Stem cell tourism: Shady treatments are being offered–even in the United States

stem cell tourism
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[W]e’re just starting clinical trials to determine if we can use [stem] cells effectively. But that hasn’t stopped people from offering stem cell “treatments” with no basis in evidence. Many of the clinics that offer these services are based overseas, leading to what’s been termed “stem cell tourism.” But a number take advantage of ambiguities in Food and Drug Agency regulations to operate in the United States.

A new survey of doctors suggests that a surprising number of their patients are using these services—sometimes with severe consequences.

Nearly 90 percent of the doctors were treating patients with diseases that were currently incurable, and a similar percentage had been asked about stem cell therapies. About half the neurologists said that they had 15 or more patients ask them just within the past year. While the vast majority of patients were simply looking for additional information about the supposed therapies, a third were looking for the doctor to grant them permission to try one, emphasizing the importance of physicians limiting access to untested treatments.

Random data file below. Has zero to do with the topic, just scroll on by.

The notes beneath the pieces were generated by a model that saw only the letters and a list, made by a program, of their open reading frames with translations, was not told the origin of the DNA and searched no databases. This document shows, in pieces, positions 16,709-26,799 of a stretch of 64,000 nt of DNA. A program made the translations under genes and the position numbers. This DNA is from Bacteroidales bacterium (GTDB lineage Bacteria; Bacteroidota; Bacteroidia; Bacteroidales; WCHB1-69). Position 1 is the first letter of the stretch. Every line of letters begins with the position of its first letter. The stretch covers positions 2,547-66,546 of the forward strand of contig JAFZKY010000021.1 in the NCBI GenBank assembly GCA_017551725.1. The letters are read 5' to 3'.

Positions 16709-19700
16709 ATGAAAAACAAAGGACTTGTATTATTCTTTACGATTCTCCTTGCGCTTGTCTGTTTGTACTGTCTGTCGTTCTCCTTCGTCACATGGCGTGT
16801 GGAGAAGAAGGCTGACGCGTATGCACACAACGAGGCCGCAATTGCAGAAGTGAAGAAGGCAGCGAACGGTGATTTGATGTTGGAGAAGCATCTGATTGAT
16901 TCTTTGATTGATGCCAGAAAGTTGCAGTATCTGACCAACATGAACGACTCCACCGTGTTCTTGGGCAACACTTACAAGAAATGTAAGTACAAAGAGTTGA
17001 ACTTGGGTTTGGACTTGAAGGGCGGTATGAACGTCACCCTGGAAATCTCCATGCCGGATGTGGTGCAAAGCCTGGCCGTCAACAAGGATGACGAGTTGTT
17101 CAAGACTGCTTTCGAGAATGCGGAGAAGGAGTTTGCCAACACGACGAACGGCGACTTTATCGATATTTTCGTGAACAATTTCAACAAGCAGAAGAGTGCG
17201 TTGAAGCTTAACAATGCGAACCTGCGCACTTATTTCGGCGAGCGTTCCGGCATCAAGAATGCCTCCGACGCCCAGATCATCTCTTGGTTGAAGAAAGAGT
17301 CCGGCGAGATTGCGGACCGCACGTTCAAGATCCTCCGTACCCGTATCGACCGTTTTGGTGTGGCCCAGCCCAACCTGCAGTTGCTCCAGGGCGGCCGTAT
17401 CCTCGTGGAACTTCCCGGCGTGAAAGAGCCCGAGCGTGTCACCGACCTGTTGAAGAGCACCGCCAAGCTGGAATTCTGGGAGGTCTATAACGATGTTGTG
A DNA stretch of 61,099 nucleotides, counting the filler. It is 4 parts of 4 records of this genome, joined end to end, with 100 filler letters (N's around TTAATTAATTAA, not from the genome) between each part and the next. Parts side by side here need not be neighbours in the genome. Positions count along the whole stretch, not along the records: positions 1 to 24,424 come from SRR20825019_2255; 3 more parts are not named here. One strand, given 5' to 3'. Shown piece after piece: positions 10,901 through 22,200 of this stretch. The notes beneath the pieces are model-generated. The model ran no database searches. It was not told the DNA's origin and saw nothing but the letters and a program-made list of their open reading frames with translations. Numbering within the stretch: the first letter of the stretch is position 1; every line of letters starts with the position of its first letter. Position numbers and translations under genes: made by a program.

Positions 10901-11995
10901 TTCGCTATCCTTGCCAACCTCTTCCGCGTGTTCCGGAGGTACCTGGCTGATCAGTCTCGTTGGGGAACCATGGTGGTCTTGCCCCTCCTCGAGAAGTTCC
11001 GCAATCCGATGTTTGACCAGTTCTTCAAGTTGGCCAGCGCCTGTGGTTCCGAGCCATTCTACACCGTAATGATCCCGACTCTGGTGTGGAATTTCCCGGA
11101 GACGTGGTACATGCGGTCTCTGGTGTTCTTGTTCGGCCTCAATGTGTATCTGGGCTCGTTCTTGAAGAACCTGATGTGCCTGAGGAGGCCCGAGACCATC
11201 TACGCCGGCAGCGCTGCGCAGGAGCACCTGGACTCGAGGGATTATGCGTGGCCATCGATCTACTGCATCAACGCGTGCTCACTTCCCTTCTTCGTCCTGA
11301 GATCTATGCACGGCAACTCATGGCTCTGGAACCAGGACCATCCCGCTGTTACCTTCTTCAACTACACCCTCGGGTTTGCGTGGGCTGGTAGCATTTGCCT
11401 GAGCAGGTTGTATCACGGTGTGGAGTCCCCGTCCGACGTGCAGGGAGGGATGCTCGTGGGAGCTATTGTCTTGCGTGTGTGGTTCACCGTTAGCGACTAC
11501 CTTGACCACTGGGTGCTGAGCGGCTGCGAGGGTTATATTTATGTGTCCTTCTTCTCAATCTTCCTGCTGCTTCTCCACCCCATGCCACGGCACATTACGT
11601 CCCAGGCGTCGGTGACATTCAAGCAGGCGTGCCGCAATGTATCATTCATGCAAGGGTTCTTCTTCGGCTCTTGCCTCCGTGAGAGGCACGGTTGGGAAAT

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This survey is clearly preliminary, given the small subset of the neurology community who responded. Nevertheless, it paints a troubling picture of widespread patient interest in untested treatments and a medical community that isn’t always ready or willing to direct them away from potentially harmful “therapies.”

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